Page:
Non-allelic homologous recombination
It usually occurs between sequences of DNA that have been previously duplicated through evolution, and therefore have low copy repeats (LCRs). These repeat elements typically range from 10–300 kb in length and share 95-97% sequence identity. During meiosis or mitosis, LCRs can misalign and subsequent crossing-over can result in genetic rearrangement. When non-allelic homologous recombination occurs between different LCRs, deletions or further duplications of the DNA can occur. This can give rise to rare genetic disorders, caused by the loss or increased copy number of genes within the deleted or duplicated region. It can also contribute to the copy number variation seen in some gene clusters.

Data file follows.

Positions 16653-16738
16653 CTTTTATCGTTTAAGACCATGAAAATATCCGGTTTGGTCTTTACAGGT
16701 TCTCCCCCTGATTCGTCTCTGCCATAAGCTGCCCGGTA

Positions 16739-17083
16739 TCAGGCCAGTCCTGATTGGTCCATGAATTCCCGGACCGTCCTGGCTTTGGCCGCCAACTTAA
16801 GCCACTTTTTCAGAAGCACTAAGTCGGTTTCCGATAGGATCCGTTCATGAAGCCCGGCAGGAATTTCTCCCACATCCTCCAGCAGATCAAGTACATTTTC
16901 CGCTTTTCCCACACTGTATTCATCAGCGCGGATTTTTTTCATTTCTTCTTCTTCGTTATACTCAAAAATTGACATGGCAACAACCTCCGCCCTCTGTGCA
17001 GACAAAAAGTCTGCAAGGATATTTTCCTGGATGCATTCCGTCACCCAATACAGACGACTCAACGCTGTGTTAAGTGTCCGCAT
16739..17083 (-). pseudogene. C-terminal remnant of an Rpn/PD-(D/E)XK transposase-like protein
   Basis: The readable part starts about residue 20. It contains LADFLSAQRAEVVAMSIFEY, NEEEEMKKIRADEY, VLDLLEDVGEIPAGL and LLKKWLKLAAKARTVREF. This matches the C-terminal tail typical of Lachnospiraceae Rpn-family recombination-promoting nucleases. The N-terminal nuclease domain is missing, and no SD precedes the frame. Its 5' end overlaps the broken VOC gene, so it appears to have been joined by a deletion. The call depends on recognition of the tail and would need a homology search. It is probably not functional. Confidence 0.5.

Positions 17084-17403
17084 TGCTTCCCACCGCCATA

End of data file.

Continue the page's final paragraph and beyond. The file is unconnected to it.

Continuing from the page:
As LCRs are often found in "hotspots" in the human genome, some chromosomal regions are particularly prone to NAHR. Recurrent rearrangements are nucleotide sequence variations found in multiple individuals, sharing a common size and location of break points. Therefore, multiple patients may manifest with similar deletions or duplications, resulting in the description of genetic syndromes. Examples of these include NF1 microdeletion syndrome, 17q21.3 recurrent microdeletion syndrome or 3q29 microdeletion syndrome.
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